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Six years after being diagnosed with pre-leukemia, rural Hartland boy to be honored at Freeborn County Relay for Life


ALL SMILES — David Malakowsky and children Dylan, Tiara, Dacoda and Tylar at a recent ice cream social for the Freeborn County Relay for Life. (Star Eagle photo by Kathy Paulsen)


Staff Writer

While sitting at the Albert Lea Relay For Life Ice Cream Social recently, my eye landed on a young boy sporting an NRHEG Panthers T-shirt and his siblings. It was a chance, enlightening experience that won’t be forgotten.

Visiting with the David and Amanda Malakowsky family, which includes Tiara, Dacoda, Dylan and Tylar, was a joy. What a happy, outgoing family that has had more than their share of problems. But in spite of it all they keep smiling.

The biggest smile was from 8-year-old Dacoda, who at 2 years old was diagnosed with pre-leukemia that required a bone marrow transplant that came all the way from Germany. David said that was good place to come from because their ancestry was German and Dutch.

Dacoda’s illness started about Father's Day in the summer of 2008. His parents thought it was complications from a fever, loss of appetite, or change in disposition because of teething. When things didn't improve, his concerned parents took him to Urgent Care in Albert Lea. There he was diagnosed with pneumonia, but his doctors still felt something else seemed to be wrong. Later that day he was taken by ambulance to Rochester. There the doctors thought that Dacoda had Epstein Barr virus, better known as mononucleosis.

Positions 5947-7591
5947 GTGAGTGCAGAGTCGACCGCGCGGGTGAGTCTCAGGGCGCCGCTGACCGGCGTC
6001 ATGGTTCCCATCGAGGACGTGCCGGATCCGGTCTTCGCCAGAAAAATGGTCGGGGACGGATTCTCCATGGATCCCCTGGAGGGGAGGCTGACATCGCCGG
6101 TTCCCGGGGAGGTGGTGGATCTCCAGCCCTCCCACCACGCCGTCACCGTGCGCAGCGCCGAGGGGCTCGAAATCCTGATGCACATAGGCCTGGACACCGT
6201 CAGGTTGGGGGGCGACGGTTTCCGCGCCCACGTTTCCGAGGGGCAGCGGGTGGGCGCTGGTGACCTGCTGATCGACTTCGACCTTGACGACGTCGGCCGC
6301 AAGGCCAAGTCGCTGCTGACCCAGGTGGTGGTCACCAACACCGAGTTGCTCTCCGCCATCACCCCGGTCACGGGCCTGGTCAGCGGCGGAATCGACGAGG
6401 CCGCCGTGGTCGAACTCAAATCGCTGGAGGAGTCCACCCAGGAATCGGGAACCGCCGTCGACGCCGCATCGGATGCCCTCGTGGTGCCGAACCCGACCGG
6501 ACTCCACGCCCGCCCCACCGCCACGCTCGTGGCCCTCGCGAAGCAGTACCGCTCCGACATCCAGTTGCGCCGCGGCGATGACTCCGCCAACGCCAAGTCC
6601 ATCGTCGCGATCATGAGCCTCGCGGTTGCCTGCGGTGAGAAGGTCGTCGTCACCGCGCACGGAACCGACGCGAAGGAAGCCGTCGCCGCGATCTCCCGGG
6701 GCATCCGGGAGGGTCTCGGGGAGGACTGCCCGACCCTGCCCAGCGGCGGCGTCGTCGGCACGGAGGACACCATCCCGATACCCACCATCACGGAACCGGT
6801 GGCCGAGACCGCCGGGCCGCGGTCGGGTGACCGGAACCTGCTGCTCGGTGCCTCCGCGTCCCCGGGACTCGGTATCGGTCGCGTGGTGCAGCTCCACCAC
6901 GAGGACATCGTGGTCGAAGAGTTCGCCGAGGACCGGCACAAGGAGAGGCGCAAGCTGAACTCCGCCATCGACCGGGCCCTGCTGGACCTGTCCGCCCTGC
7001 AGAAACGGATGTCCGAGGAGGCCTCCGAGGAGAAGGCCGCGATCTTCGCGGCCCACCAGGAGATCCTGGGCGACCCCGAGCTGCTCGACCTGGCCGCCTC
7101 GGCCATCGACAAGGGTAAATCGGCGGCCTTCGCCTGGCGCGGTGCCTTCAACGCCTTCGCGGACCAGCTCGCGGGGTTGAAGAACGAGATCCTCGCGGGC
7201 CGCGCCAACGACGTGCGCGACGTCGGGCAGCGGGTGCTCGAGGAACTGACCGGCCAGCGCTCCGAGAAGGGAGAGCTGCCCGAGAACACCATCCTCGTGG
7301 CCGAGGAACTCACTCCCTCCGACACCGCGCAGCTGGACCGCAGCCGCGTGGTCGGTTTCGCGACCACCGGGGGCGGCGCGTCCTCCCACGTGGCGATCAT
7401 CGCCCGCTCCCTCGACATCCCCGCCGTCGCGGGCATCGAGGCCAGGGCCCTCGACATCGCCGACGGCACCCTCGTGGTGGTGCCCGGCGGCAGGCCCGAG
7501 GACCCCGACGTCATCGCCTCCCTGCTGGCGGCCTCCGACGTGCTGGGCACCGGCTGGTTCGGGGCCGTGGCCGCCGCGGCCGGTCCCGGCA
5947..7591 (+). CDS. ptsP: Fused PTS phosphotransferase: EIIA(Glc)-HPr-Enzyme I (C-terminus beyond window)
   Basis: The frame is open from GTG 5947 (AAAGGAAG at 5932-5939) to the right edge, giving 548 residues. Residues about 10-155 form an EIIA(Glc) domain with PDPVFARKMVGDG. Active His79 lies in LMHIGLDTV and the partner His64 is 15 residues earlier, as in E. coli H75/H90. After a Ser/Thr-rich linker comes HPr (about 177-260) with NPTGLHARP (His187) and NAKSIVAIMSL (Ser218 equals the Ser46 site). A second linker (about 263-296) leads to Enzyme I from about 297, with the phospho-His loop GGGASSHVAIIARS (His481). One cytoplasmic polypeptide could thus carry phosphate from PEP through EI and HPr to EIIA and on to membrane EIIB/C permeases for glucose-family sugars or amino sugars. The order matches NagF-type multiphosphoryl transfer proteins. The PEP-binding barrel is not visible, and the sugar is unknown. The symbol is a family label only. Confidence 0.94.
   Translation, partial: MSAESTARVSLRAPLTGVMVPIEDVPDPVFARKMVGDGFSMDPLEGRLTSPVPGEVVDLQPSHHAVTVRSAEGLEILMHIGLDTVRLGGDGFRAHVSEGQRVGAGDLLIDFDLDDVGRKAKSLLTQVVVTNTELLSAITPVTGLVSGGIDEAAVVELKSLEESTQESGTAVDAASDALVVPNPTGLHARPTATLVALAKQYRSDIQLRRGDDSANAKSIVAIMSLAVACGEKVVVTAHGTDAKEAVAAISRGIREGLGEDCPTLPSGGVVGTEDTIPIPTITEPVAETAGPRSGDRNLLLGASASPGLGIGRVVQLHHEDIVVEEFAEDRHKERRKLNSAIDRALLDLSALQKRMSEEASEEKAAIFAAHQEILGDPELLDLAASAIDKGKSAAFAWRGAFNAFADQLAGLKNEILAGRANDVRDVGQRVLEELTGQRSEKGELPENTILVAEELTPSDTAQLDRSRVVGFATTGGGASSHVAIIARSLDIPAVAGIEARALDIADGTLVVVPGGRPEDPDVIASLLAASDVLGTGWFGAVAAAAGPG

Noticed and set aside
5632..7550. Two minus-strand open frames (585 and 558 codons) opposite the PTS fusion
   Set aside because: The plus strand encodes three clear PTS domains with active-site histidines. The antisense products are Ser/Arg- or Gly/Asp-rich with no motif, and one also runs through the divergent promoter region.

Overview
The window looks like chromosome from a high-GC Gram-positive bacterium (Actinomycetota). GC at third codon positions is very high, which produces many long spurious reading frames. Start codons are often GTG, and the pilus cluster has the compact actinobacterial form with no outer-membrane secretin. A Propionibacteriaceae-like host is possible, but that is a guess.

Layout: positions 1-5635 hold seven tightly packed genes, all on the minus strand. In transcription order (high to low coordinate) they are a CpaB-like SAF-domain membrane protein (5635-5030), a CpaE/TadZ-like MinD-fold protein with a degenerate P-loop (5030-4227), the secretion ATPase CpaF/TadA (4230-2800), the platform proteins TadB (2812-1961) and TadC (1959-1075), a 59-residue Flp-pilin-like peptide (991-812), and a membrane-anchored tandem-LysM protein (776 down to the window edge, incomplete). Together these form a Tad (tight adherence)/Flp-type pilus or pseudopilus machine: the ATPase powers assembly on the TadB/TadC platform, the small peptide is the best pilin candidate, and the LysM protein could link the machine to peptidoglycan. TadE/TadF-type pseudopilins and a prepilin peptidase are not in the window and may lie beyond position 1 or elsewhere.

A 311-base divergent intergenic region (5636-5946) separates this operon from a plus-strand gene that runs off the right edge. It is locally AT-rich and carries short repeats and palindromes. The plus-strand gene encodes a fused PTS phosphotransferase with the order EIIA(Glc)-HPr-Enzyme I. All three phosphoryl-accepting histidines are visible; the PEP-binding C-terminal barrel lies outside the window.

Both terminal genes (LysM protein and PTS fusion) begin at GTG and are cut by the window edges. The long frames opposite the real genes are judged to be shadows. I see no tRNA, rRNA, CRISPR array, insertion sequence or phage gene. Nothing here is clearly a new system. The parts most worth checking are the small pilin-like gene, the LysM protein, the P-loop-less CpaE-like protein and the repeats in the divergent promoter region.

While Dacoda was at St. Mary's Hospital he received three blood transfusions and doctors discovered his spleen was enlarged and considered removing it. David and Amanda told the doctors their main concern was for Dacoda to recover from his current problem.

Doctors continued to run tests and monitored his spleen but thought Leukemia was also a possibility and ordered another test. The bone marrow biopsy showed Dacoda had Myelodyplastic Syndrome Monopsony 7, a rare blood disease, a pre-leukemia condition. Doctors felt a bone marrow transplant would be necessary, telling the family if the condition was left untreated it would develop into leukemia.

Amanda shares, "When we found out about the disease Dacoda had we learned that about one in a million get it, but within that year we heard about three people that had the same disease, including a child who was only 18 months old. I did settle down a bit after I was able to see that little survivor. The other two people we heard about from family and friends were adults."

"Dacoda’s favorite food during that time was mashed potatoes and they still are," said Amanda.

While in the hospital he also enjoyed Ranch Doritos, chocolate milk, root beer, rice crispy bars, and Little Debbie snacks, all high in calories. It helped prevent him from having to be fed with a feeding tube. Later they had to start feeding him some healthier foods, which helped his body start healing. Dacoda later started drinking Ensure.

Amanda said it was interesting to note that some doctors wanted to start using a feeding tube but the head doctor wanted to wait because he felt being Dacoda was still eating good foods.